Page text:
This time on Faster, the Dr Hutch podcast, I’m talking to Joe Laverick and Alex Dowsett, and the question is how exactly a rider makes that difficult transition from under-23 (what used to be called “amateur”) to professional.
Joe is a talented British U-23 rider based in Girona with the Hagens Berman Axeon team – probably the most successful development team in the world.
Alex rode for the same team in 2010, before moving on to Sky, Movistar, Katusha-Alpecin and Israel Start-up Nation and winning, among other things, two stages of the Giro d’Italia and almost as many national time-trial championships as me.
We look at the pressures on young riders, who have just two or three seasons to plot the biggest move of their whole careers. It’s a transition which has been made all the harder as Covid ravages their racing programme, and by changing demands in the World Tour – as Alex puts it, “Directors aren’t looking for under-23s any more, they’re looking for children. They all want to find the next Remco Evenepoel.”
We discuss how to balance your own long-term development with the immediate need to attract attention, how you manage issues like body weight when you might be under pressure from coaches with a rather short-term view of your usefulness, and how you learn to not just ride like a pro, but live like a pro as well. (A base in Girona helps, apparently.)
And we hear how the current scramble for young talent might have led a top-level team to sign a rider based entirely on the results from a dodgy power meter.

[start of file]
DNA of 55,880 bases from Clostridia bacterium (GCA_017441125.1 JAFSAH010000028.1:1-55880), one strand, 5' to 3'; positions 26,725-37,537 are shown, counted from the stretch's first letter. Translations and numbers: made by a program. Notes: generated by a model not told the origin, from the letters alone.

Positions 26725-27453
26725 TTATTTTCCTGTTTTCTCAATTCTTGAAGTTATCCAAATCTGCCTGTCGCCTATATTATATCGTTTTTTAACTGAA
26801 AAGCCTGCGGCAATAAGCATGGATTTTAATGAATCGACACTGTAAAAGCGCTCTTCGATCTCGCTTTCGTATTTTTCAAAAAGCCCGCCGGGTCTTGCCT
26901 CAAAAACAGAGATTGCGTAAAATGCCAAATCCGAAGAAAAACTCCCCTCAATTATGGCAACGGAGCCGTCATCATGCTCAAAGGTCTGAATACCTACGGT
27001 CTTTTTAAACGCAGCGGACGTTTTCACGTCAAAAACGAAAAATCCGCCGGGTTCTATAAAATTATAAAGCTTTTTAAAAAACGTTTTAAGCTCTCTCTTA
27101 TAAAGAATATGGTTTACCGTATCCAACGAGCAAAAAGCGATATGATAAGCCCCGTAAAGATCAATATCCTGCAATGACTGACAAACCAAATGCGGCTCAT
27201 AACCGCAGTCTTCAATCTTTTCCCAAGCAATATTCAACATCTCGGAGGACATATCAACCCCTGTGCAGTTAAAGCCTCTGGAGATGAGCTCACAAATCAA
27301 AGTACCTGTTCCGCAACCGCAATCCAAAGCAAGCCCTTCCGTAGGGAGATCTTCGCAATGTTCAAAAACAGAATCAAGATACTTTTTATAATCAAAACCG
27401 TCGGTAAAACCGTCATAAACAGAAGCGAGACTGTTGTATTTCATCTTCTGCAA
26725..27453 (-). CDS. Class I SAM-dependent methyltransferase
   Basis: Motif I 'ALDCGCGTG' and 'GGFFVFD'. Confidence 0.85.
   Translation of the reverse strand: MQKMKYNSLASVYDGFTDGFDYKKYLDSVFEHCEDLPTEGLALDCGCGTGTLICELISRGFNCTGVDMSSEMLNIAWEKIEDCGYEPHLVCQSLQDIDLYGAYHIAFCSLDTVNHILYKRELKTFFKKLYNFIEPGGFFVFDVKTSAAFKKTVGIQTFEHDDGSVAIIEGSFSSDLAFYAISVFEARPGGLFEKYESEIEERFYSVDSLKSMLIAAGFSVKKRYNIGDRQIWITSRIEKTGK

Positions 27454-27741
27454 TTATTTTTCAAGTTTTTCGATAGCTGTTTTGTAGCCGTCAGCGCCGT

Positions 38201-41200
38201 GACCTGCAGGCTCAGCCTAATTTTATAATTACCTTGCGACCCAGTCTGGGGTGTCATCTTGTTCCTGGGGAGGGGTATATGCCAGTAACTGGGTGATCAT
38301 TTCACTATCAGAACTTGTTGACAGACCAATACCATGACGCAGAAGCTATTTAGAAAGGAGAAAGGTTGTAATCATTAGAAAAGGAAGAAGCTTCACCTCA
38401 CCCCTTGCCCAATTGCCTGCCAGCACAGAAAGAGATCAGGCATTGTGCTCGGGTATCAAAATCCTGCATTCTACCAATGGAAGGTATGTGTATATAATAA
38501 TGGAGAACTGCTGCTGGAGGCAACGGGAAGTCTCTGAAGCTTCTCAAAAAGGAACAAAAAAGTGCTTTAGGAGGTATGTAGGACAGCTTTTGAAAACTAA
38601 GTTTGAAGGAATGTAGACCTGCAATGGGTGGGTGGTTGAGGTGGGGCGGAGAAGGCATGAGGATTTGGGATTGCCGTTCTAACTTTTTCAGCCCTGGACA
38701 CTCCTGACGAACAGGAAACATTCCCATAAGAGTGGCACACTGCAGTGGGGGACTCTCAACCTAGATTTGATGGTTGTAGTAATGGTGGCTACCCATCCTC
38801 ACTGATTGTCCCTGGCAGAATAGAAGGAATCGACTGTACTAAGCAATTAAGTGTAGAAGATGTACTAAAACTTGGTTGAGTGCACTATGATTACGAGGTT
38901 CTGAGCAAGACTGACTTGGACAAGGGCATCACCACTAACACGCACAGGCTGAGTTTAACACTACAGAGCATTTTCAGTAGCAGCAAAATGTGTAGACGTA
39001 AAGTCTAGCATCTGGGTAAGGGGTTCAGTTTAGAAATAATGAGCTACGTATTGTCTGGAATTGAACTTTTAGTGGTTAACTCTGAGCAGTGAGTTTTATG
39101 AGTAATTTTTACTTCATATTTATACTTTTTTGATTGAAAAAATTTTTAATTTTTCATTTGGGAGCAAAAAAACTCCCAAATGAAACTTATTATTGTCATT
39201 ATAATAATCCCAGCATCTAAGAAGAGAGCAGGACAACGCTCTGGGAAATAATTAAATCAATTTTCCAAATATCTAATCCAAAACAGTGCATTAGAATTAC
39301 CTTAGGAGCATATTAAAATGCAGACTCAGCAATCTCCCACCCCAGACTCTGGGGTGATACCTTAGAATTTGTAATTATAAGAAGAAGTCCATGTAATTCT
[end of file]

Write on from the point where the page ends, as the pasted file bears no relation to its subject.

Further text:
You can find Faster with Dr Hutch wherever you search for your podcasts. Subscribe and never miss an episode.
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Michael Hutchinson is a writer, journalist and former professional cyclist. As a rider he won multiple national titles in both Britain and Ireland and competed at the World Championships and the Commonwealth Games. He was a three-time Brompton folding-bike World Champion, and once hit 73 mph riding down a hill in Wales.
As a writer, he wrote the award winning The Hour about his attempt on the sport’s most famous and sought-after record. He followed that up with Faster, about the training, the science the genetics and the luck behind the world’s fastest riders, and Re:Cyclists, a history of cyclists from 1816 to the present day.
He’s written for outlets ranging from Cycling Weekly to the New York Times, and has presented and and commentated for the BBC, Eurosport, Channel 4, and Sky Sports.
Before he did any of that he was a legal academic at Cambridge and Sussex universities. He now lives with far too many bicycles in London and Cambridgeshire.
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